Tech businesses are increasingly focussing on training their software engineers and cloud architects for developing custom digital software and products, instead of depending on third-party vendors. That’s a huge shift for most businesses and the ongoing dearth of skilled cloud workers is making this transition even more arduous. Of the 90% of IT leaders who plan to expand their modern software engineering and cloud environments, 80% say that the lack of employee skills is holding them back. Deloitte has released a perspective on six ways how IT leaders can tackle the growing software engineering skills shortage. Here is the summary of the piece.
- Bridging the gap between academia and corporates: It is unlikely that the colleges and universities can meet urgent technology training needs anytime soon as 95% of the university technology curriculum takes years to develop or change. Higher education cannot keep up with the growing tech innovations and hence, stronger partnerships between universities, businesses, and cloud providers will help develop up-to-date learning that combines deep technical training with a singular business strategy.
- Upskilling existing employees and training new hires at the front end: Upskilling and reskilling existing employees can help them update their knowledge. Not only this, but businesses must also provide in-depth training for new hires before they start their jobs. The combination of skills-based and simulation training enables employees to apply that learning to real-world use cases and challenging problems, thereby addressing the problem of skills shortage to a great extent.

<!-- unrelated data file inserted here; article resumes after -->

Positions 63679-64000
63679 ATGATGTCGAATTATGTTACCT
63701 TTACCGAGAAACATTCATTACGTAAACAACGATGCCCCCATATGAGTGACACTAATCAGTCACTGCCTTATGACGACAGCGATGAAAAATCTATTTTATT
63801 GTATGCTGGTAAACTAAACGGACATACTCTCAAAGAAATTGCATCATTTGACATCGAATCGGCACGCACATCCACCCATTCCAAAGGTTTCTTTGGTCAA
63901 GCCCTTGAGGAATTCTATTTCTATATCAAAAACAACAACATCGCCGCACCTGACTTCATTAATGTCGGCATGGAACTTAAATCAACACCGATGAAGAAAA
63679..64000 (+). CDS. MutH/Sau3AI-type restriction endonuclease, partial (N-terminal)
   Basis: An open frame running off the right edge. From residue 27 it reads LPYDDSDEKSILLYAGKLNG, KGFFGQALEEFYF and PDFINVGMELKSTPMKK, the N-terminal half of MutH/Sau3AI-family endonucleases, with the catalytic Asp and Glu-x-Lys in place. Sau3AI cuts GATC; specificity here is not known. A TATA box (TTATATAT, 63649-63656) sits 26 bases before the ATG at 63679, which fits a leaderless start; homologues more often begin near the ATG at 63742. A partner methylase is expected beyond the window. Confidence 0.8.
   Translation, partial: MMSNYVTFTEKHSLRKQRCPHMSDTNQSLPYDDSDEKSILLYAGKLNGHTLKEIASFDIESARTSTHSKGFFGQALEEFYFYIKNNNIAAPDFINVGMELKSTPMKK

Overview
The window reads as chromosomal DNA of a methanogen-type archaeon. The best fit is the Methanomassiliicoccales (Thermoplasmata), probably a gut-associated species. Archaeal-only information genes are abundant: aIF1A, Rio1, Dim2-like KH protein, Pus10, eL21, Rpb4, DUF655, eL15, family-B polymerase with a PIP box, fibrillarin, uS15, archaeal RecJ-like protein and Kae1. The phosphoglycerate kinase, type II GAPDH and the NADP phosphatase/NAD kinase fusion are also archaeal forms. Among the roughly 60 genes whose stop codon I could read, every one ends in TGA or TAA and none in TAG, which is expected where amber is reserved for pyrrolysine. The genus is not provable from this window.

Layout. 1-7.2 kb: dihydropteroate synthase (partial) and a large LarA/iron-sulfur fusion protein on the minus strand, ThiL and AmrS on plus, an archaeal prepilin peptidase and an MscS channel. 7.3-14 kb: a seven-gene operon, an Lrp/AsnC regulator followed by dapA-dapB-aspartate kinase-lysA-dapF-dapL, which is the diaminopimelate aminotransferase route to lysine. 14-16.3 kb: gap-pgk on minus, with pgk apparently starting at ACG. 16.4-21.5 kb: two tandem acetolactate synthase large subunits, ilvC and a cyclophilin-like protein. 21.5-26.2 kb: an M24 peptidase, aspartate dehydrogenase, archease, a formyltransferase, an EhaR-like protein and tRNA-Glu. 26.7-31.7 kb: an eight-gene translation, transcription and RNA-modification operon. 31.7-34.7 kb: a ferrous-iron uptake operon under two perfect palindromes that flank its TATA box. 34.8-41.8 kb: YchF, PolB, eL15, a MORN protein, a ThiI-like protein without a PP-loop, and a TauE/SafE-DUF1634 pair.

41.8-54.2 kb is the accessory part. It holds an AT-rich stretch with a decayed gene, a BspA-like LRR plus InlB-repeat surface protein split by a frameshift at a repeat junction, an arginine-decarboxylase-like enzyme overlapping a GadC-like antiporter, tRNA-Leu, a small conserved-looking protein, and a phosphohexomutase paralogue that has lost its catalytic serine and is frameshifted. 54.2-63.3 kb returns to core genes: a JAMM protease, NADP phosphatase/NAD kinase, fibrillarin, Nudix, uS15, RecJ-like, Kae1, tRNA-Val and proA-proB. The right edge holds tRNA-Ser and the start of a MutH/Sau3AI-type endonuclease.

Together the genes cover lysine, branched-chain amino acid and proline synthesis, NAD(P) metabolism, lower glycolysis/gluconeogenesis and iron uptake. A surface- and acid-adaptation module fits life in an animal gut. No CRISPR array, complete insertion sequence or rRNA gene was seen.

- Creating more builders: Software engineers not only focus on application maintenance and support but have also become critical resources for driving business innovation and outcomes. Giving them autonomy with minimal guardrails and a few absolute rules, allows them to experiment with new technology choices, architectural decisions, and more innovative ways of solving business and technology problems. Companies can encourage developers to get creative with the code.
- Design curriculum around personas: Ditch the traditional siloed learning methods that are vertically focused on a particular group or function instead of the entire organization. Companies can adopt a forward-thinking cloud workforce curriculum that is designed around roles and personas and that cuts across the organization. To address the skills shortage, IT leaders need to understand the critical personas needed across the verticals of your organization. Identify key roles and personas that are critical and common to building a culture of software engineering. Sharing the training curriculum across related roles and groups provides an enterprise-wide consistency in skills and knowledge.
- Just cloud certification is not enough: Curated e-learning, vendor-led bootcamps, cloud certification workshops, and experiential hands-on practicums must be included in a cloud learning curriculum. Each professional must have the full set of skills to do the work required and be deployment-ready. Even though cloud certification is an important credential, training should go beyond specific cloud service provider skills and include new ways of working, along with fostering engineering-led thinking and culture across the enterprise.
- A mindset shift: The emphasis on cloud education will represent a huge shift in thinking. It will demand a culture of experimentation where smaller teams are rewarded for creative coding without being penalized for failure. Code will be a creative path toward open-ended problem-solving. This new approach to learning should include instruction on modern delivery processes and tools like DevOps, agile methodology, and design thinking. These tools can together enable developers to deliver iterative, agile experimentation that enhances individual creativity. Organizations must recognize the employees attaining such skills and can urge them to promote their achievements using meaningful internal credentials.
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